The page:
210 There are, as the whole passage teaches and has for its object to teach, two heads of races, natural and spiritual: two persons, one in whom sin, the other in whom grace, came; and, further, that the law was a "moreover" (πλήν), which came in by the bye, παρεισῆλθεν, but that you could not shut the grace up to that, but must go to the two heads of sin and grace. The law merely came in that the offence might abound, but it was not only when offence, but when sin, abounded that grace abounded over it. Had righteousness replaced the reign of sin, judgment and condemnation only could have been the effect. But grace reigned, yet through righteousness, (on the principle of divine righteousness, fully established), and that to eternal life, through Jesus Christ our Lord: a complete summary of the whole ways of God. Death is looked at as death here reigning by sin; condemnation was out beyond that.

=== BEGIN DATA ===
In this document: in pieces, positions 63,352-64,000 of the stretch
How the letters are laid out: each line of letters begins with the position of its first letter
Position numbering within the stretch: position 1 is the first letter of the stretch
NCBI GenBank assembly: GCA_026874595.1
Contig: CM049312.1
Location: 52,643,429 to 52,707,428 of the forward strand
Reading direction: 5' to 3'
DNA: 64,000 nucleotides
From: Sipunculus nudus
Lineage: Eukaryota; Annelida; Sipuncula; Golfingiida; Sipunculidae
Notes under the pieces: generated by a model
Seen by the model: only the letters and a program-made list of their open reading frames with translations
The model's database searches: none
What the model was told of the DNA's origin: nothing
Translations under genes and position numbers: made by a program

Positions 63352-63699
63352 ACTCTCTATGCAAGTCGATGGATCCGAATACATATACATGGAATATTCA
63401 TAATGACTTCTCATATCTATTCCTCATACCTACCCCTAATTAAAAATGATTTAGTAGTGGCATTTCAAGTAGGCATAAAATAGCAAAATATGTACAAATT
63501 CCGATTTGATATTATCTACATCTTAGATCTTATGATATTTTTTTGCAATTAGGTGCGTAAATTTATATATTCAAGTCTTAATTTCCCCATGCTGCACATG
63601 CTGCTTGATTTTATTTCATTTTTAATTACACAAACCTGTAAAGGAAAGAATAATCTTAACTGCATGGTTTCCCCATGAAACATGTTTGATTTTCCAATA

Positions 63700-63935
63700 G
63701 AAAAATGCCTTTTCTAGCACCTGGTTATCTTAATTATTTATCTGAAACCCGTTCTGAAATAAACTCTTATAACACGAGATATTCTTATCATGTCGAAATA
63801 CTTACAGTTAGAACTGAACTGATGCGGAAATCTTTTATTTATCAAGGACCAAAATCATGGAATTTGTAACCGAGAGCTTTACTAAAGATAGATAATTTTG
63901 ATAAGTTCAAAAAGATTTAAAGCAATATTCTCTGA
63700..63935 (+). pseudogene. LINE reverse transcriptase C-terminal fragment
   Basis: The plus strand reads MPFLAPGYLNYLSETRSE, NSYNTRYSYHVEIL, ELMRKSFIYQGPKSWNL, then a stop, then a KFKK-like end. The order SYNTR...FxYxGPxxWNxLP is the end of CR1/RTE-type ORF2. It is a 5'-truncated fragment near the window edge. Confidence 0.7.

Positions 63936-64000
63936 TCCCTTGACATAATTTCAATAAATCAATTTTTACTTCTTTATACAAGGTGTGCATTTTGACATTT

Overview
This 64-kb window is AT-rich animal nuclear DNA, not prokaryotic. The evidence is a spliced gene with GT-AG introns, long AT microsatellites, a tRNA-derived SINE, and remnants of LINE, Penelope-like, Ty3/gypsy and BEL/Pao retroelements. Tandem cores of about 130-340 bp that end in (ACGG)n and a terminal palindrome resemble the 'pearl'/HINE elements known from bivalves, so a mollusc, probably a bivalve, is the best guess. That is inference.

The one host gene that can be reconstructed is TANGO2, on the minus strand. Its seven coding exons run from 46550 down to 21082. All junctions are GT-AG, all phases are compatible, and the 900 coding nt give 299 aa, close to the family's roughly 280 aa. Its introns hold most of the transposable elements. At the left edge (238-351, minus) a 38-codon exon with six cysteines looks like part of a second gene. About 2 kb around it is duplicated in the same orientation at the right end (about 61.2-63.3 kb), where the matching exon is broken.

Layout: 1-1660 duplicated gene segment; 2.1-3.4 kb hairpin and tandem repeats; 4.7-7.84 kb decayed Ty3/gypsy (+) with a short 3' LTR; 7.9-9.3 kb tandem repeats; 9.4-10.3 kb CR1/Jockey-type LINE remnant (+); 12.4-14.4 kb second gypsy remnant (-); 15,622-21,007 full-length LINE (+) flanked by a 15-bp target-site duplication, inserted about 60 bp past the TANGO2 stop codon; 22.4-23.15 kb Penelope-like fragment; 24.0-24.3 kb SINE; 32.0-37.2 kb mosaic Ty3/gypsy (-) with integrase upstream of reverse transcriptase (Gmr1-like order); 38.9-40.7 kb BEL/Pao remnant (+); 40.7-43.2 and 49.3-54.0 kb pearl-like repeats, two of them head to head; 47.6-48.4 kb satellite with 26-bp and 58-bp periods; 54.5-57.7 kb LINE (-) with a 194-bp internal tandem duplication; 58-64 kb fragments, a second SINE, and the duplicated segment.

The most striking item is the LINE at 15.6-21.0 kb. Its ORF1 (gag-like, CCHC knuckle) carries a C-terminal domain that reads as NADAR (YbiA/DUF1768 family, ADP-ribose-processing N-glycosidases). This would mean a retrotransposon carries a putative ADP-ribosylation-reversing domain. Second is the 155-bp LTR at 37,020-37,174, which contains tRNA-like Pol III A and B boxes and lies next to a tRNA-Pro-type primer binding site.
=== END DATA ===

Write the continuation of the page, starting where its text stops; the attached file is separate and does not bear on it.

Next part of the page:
I turn to look at some of the words inquired of.

Παράβασις is positive transgression of a law which exists. Παράπτωμα, though applicable to transgressions, is a more general word and with a different sense.

Παράβασις goes beyond and transgresses an actual law or barrier set us by God. Hence there must be a law. Παράπτωμα fails or falls from the right condition in which we should hold ourselves. Transgressions do this, but every fault and failure does. This can be without a law. A Concordance will easily shew this. I am not aware of any case where παράβασις is used without direct reference to law (or tradition), unless the verb in Acts 1:25 (Judas παρέβη), and a case where another reading is preferred.

Δώρημα, χάρισμα, δωρεά require a keener, finer sense of shades of meaning to distinguish.